Regular gallery hours are 1-5 p.m., Monday-Friday and 1-4 p.m. Saturday, as well as by appointment.

A Bachelor of Science and Master of Fine Arts graduate of the University of Wisconsin-Madison, Ganch is director of Radical Jewelry Makeover, an international jewelry mining and recycling project that travels across the country and abroad. In addition to California, Massachusetts, North Carolina, Virginia and Wisconsin, Ganch’s work has been on display in Australia, England and Japan.

Visitors of the VAC Gallery exhibition can examine Ganch’s pieces from a distance and then explore the details of each piece up-close.

“From a distance, the ‘waste’ is beautiful—plastic coffee lids appear almost hand-braided, rhythmic and full of movement—yet up-close we notice the coffee stains, dirt and grime indicative of the life of used, discarded garbage,” said Lori Neuenfeldt, MSU art department gallery director.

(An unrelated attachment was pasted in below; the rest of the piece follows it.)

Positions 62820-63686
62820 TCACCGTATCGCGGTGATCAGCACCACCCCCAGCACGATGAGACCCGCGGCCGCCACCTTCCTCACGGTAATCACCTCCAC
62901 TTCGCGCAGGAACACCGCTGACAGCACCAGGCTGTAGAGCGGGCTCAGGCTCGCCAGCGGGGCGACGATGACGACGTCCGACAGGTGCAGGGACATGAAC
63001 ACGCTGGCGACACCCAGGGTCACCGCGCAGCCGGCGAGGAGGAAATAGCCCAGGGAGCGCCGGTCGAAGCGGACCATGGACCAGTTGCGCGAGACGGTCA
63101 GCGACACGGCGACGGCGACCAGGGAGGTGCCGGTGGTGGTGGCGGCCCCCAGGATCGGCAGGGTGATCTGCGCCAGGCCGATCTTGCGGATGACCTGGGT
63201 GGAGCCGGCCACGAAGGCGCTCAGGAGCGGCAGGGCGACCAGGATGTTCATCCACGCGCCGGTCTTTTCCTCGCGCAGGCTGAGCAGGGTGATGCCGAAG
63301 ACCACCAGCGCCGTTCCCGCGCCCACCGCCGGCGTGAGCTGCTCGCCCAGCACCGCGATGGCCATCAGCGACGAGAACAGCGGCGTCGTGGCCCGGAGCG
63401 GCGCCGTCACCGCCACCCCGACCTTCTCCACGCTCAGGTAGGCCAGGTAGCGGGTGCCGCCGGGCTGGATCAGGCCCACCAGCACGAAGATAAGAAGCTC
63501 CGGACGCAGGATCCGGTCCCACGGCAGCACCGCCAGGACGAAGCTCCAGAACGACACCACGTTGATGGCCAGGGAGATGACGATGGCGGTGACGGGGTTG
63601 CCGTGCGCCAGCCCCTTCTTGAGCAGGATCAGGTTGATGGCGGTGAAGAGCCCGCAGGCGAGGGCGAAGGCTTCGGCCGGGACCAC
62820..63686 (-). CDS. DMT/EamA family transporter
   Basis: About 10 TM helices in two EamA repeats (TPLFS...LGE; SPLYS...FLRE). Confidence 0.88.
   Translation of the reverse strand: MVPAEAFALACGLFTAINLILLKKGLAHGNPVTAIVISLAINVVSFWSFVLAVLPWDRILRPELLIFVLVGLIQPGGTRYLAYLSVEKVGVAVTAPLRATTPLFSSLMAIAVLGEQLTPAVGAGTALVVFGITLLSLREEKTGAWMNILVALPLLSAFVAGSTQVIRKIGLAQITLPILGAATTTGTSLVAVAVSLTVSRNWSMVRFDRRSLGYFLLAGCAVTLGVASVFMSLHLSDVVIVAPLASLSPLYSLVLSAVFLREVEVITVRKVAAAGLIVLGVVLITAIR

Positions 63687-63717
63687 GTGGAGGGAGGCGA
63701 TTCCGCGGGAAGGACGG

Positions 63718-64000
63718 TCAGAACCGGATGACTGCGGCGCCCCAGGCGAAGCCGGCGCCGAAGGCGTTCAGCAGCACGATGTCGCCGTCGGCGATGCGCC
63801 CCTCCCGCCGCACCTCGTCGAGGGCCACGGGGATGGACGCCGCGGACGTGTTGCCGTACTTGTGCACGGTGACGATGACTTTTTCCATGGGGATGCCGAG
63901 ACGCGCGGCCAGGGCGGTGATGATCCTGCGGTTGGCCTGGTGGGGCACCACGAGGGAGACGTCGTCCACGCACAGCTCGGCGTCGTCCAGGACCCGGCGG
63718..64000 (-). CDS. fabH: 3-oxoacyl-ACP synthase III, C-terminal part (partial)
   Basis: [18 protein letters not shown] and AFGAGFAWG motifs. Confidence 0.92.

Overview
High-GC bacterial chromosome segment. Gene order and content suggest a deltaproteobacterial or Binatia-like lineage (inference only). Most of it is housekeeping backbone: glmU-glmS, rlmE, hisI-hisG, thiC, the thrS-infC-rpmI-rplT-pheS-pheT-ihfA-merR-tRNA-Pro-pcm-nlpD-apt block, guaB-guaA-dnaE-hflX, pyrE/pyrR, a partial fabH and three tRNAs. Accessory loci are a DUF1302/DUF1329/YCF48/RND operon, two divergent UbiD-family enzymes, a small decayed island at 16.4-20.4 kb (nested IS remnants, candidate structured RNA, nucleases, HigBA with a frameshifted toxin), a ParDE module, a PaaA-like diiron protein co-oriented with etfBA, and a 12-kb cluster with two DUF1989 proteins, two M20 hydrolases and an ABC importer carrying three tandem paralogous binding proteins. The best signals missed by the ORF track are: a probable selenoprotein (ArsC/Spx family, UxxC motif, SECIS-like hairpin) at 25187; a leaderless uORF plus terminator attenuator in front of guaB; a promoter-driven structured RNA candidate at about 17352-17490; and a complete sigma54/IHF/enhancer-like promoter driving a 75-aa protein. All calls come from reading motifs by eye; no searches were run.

Ganch’s piece “Drag, 2012” is made from zip ties, nametags, bottle caps, cups and other items tied together to multiple steel rings. Arranged from large to small, the rings lead up to a final ring that can been chained to the wall.

When attached to a person’s wrist like a bracelet, this particular work of art by Ganch “conveys the pull and weight of irresponsible consumerism on an individual and the trail of waste that is left behind or leading the wearer,” Neuenfeldt said.

In addition to the College of Architecture, Art and Design’s Department of Art, the exhibition is made possible through a Community Arts Grant from the Starkville Area Arts Council.